Use of plate not authorized for the car HELP!

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tiexgrr
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Use of plate not authorized for the car HELP!

Unread post by tiexgrr »

I just bought a car on February 3rd, and was pulled over yesterday the 4th.

The reason I was pulled over was that the license plate light was out, however I stupidly put my old plates which I registered to my old car on this one. I know it was a BAD Idea.

Anyway, the car isn't registered into my name yet, but I have the Bill of sale for it the Officer accepted that, and didn't charge me for it.

He did however charge me with "use of plates not authorized for vehical" HTA section 12 (1) (d) and gave me a court date for the 27th of march.

What are my options here? I'm fully willing to plead guilty if I have too but I have no idea what the min/max fine are?

also how will this effect my insurance?? the car IS insured, but the slip has yet to arrive in the mail as it takes up to 2 weeks.

any help would be great, Im only 18 so i have no idea what this can do to my driving record.....


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Slyk
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Unread post by Slyk »

I don't know what to tell you from a legal standpoint... But I do know that driving with NO plates is better than driving with the wrong plates in this case.

When I bought my first car, the deal was done after business hours, and it was a private sale. I couldn't get the car registered that day, and I still had to do a safety on it. I got my insurance to fax me a temporary card while they mailed my real ones, and obviously had the bill of sale and signed title.

While I was on my way to get a 10-day temp permit from the MTO, I got pulled over. I explained this to the cop, and obviously didn't get a ticket (he would have had to be a huge douche to give a ticket for this). Got my temp tags, then safety and plates, and have had those plates ever since (I was 17 when this happened).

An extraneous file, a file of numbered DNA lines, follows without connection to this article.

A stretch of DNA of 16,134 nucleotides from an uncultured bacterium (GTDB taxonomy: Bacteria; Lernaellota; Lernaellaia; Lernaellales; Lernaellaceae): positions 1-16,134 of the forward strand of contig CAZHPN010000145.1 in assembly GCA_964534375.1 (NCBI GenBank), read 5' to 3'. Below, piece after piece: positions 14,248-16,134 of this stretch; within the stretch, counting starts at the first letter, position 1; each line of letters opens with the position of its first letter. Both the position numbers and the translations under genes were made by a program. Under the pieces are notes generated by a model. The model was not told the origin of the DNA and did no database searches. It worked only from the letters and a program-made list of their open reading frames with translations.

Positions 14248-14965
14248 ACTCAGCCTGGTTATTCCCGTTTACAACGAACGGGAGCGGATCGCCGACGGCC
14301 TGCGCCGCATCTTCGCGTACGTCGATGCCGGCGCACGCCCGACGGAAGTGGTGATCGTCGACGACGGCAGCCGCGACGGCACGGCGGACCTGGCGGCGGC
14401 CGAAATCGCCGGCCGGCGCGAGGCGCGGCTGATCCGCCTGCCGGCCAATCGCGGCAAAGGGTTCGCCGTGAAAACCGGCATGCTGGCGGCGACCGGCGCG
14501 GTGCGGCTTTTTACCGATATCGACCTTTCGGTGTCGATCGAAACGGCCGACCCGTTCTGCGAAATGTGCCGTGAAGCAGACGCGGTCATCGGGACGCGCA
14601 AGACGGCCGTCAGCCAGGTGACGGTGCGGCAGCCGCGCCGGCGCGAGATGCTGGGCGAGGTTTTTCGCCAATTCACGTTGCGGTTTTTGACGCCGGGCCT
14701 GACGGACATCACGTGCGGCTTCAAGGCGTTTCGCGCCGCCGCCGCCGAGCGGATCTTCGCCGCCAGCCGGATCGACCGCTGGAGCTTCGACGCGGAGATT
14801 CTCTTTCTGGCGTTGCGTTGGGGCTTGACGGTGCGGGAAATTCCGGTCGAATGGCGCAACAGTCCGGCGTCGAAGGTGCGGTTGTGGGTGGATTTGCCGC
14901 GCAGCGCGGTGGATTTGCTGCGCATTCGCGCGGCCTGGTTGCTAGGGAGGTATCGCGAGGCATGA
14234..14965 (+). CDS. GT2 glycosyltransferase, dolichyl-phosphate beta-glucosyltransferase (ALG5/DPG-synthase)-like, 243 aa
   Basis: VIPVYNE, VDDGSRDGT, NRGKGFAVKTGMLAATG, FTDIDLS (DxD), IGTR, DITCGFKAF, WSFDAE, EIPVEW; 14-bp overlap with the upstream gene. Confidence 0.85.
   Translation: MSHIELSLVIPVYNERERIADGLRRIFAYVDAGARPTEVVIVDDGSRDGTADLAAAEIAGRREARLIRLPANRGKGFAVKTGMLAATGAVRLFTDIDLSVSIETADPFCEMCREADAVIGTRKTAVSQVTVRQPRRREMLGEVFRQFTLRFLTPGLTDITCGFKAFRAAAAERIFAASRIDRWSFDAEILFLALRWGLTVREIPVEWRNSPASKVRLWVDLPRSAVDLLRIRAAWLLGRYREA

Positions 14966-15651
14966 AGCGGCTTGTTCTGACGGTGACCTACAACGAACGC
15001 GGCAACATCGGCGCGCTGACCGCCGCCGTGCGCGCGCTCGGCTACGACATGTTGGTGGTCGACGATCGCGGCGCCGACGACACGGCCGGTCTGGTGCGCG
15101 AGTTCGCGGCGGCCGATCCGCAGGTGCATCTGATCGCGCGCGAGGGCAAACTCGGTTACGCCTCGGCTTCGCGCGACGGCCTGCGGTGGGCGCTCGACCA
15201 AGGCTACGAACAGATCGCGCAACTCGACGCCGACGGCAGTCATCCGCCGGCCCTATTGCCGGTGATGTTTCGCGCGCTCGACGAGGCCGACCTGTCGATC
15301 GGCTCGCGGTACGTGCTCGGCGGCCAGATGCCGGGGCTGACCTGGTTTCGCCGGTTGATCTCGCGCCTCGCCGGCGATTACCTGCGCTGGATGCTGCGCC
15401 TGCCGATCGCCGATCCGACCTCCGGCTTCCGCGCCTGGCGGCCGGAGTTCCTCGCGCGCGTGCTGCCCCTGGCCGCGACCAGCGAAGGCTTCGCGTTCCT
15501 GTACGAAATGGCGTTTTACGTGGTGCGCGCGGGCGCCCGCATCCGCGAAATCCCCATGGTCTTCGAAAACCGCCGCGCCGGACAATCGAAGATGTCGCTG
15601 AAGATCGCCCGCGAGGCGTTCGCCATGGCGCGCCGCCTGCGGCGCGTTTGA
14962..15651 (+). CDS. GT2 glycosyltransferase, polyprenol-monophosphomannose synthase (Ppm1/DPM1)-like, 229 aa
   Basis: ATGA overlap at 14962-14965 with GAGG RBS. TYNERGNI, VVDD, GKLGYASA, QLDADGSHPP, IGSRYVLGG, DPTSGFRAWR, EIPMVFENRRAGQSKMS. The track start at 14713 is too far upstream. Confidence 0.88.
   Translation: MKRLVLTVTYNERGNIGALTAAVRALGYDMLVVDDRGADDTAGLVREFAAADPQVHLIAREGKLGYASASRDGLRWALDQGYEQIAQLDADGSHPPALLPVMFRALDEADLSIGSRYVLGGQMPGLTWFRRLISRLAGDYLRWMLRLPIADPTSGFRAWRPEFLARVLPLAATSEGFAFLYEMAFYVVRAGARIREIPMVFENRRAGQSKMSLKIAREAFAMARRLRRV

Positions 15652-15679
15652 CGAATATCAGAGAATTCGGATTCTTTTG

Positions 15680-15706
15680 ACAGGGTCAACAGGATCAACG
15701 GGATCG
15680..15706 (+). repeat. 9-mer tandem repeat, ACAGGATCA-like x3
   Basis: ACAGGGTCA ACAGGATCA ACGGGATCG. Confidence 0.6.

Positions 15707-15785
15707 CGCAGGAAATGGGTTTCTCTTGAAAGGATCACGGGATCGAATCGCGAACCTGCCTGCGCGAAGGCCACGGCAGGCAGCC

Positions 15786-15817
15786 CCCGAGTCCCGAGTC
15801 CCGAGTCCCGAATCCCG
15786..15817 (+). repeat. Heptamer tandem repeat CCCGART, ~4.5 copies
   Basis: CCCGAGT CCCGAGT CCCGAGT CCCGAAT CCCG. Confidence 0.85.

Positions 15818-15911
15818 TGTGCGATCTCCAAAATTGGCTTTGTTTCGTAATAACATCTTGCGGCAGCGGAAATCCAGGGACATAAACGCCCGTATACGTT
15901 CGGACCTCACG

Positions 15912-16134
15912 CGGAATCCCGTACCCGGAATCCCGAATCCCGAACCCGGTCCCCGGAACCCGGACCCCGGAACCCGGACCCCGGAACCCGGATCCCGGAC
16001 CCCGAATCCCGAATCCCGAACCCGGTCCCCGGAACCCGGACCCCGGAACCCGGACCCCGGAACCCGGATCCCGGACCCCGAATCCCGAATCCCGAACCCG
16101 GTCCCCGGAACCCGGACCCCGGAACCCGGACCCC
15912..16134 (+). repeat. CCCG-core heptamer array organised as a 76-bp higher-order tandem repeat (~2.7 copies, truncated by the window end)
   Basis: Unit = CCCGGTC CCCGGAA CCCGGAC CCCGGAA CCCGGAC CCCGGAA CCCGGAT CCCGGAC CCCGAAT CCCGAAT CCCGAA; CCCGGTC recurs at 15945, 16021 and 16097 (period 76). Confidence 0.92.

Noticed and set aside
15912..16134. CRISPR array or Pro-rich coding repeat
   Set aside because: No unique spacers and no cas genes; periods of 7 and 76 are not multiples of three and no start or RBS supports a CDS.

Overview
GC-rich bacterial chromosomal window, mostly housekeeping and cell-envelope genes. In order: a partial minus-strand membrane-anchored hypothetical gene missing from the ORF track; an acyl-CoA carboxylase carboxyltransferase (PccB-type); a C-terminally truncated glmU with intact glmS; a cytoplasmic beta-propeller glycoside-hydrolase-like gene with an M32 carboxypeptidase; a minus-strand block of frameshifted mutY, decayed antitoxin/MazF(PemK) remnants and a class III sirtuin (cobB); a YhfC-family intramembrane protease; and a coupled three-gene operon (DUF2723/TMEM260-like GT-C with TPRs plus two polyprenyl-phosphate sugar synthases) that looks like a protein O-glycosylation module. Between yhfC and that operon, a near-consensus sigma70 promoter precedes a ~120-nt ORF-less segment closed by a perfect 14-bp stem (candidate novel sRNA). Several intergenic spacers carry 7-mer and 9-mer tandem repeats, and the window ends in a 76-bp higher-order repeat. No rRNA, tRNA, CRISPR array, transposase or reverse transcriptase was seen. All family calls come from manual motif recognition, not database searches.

The penalty is in the HTA as follows: [...]on conviction is liable to a fine of not less than $100 and not more than $1,000 or to imprisonment for not more than thirty days, or to both, and in addition the person’s licence or permit may be suspended for not more than six months. R.S.O. 1990, c. H.8, s. 12 (1).

Seems like a major ticket, so i'm sure this would have a pretty crappy effect on your insurance rates if convicted.

This is a pretty serious charge from the looks of it.... Your court date on the ticket is usually just a set date. So you have to show up, talk to the crown, etc. Decide whether you're going to be pleading guilty or not guilty, and if you're pleading not guilty they'll set a trial date from that point.

I am pretty sure that since it's probably pretty easy to prove this charge in a courtroom, your best bet is to try to bargain with the crown. If you're young, probably a student, no record, etc. Tell them all this and that something like this can be huge. Tell them that you didn't intend it in a malicious way and that you just weren't thinking, it was stupid, etc.

Depending on your crown and the jurisdiction, they might give you a break. I know in some places they drop 45-over tickets (which is 3 or 4 points and a few hundred bucks) to a "disobey sign" (2 points and 80 bucks), so you might get away with something very minor.

Even a minor ticket will negatively affect your insurance because you're a young male, but often times the insurance company won't check, so they'll never find out. Only major tickets are automatically reported to the insurance. They sometimes check your record on renewal, but it costs them money so they might not.